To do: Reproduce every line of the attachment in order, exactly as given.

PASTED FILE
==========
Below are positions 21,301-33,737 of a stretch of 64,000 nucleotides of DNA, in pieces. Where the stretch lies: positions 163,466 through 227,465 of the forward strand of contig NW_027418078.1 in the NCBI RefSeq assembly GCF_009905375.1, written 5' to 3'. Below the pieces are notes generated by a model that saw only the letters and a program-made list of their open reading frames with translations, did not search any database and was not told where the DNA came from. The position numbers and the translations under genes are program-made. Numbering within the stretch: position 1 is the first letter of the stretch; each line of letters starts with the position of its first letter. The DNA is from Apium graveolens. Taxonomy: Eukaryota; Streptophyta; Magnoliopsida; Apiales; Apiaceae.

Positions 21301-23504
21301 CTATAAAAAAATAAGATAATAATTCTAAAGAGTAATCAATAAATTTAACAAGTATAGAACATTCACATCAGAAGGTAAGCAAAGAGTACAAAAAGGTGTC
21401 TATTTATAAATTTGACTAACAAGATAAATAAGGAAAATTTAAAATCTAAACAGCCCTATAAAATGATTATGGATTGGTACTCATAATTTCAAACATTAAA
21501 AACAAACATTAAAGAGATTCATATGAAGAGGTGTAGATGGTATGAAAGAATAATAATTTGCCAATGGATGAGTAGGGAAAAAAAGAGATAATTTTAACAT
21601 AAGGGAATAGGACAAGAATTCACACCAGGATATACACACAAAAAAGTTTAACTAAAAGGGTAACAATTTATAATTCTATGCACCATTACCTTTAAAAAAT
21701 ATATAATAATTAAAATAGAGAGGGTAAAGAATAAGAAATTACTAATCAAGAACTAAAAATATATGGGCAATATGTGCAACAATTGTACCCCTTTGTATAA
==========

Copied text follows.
Below are positions 21,301-33,737 of a stretch of 64,000 nucleotides of DNA, in pieces. Where the stretch lies: positions 163,466 through 227,465 of the forward strand of contig NW_027418078.1 in the NCBI RefSeq assembly GCF_009905375.1, written 5' to 3'. Below the pieces are notes generated by a model that saw only the letters and a program-made list of their open reading frames with translations, did not search any database and was not told where the DNA came from. The position numbers and the translations under genes are program-made. Numbering within the stretch: position 1 is the first letter of the stretch; each line of letters starts with the position of its first letter. The DNA is from Apium graveolens. Taxonomy: Eukaryota; Streptophyta; Magnoliopsida; Apiales; Apiaceae.

Positions 21301-23504
21301 CTATAAAAAAATAAGATAATAATTCTAAAGAGTAATCAATAAATTTAACAAGTATAGAACATTCACATCAGAAGGTAAGCAAAGAGTACAAAAAGGTGTC
21401 TATTTATAAATTTGACTAACAAGATAAATAAGGAAAATTTAAAATCTAAACAGCCCTATAAAATGATTATGGATTGGTACTCATAATTTCAAACATTAAA
21501 AACAAACATTAAAGAGATTCATATGAAGAGGTGTAGATGGTATGAAAGAATAATAATTTGCCAATGGATGAGTAGGGAAAAAAAGAGATAATTTTAACAT
21601 AAGGGAATAGGACAAGAATTCACACCAGGATATACACACAAAAAAGTTTAACTAAAAGGGTAACAATTTATAATTCTATGCACCATTACCTTTAAAAAAT
21701 ATATAATAATTAAAATAGAGAGGGTAAAGAATAAGAAATTACTAATCAAGAACTAAAAATATATGGGCAATATGTGCAACAATTGTACCCCTTTGTATAA